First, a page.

Austria to ban full-face veil in public places

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Austria's ruling coalition has agreed to prohibit full-face veils in public spaces such as courts and schools.

Austria's ruling coalition has agreed to prohibit full-face veils in public spaces such as courts and schools.

It is also considering a more general ban on state employees wearing the headscarf and other religious symbols. The measures are seen as an attempt to counter the rise of the far-right Freedom Party, whose candidate narrowly lost last month's presidential vote. The centrist coalition nearly collapsed last week amid crisis negotiations over the government's future direction.

'Symbolic' step

Detailing the package of reforms, the coalition devoted just two lines to the planned ban on the Islamic niqab and burqa. "We are committed to an open society, which also presupposes open communication. A full-face veil in public places stands in its way and will therefore be banned," it said. An estimated 150 women wear the full niqab in Austria but tourism officials have expressed fears that the measures will also deter visitors from the Gulf. One government spokesman told an Austrian newspaper that the ban would apply for ski resorts such as Zell am See as much as the centre of Vienna.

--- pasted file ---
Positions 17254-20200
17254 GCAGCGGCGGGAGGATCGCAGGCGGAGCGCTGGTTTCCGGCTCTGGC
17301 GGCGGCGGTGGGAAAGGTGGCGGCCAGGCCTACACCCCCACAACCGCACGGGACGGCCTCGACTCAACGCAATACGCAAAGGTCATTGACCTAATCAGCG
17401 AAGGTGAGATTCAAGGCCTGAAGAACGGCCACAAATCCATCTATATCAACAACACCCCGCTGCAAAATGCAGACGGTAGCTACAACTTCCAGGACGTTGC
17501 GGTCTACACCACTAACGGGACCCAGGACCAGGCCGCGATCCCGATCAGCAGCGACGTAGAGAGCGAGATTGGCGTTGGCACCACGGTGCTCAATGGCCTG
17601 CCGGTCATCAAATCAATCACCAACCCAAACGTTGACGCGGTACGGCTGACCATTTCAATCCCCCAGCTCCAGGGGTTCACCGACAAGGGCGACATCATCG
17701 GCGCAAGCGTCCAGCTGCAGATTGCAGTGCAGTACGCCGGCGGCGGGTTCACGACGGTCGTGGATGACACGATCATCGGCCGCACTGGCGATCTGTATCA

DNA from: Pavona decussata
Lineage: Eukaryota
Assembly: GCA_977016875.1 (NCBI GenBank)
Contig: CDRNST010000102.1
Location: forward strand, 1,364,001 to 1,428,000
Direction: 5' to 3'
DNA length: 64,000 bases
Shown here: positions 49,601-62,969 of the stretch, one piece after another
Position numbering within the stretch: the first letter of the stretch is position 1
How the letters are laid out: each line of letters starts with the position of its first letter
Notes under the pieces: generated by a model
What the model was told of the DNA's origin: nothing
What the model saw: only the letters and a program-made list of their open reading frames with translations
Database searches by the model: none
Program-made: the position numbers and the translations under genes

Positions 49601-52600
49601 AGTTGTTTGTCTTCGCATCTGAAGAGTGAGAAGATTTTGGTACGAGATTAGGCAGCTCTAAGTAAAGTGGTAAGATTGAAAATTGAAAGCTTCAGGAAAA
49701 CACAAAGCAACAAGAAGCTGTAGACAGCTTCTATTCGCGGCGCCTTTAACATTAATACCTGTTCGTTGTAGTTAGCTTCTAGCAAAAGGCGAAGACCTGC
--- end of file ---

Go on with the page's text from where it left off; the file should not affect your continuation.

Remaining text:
Several European countries have imposed similar bans but the Austrian move is, according to the vice chancellor a "symbolic" step. Integration Minister Sebastian Kurz said it was important to be seen to be neutral, especially for anyone dealing with the public in the police or schools. France and Belgium introduced a burqa ban in 2011 and a similar measure is currently going through the Dutch parliament.

Chancellor Angela Merkel said last month that the full-face veil should be prohibited in Germany "wherever it is legally possible". The UK does not ban the niqab or burqa. Further measures agreed by Austria's Social Democrats and their conservative People's party partners include electronic tagging of former jihadists and a proposed curb on foreign workers. Many of the plans must be hammered out in detail and receive parliamentary approval before they can come into force, BBC Vienna correspondent Bethany Bell reports.

Source: BBC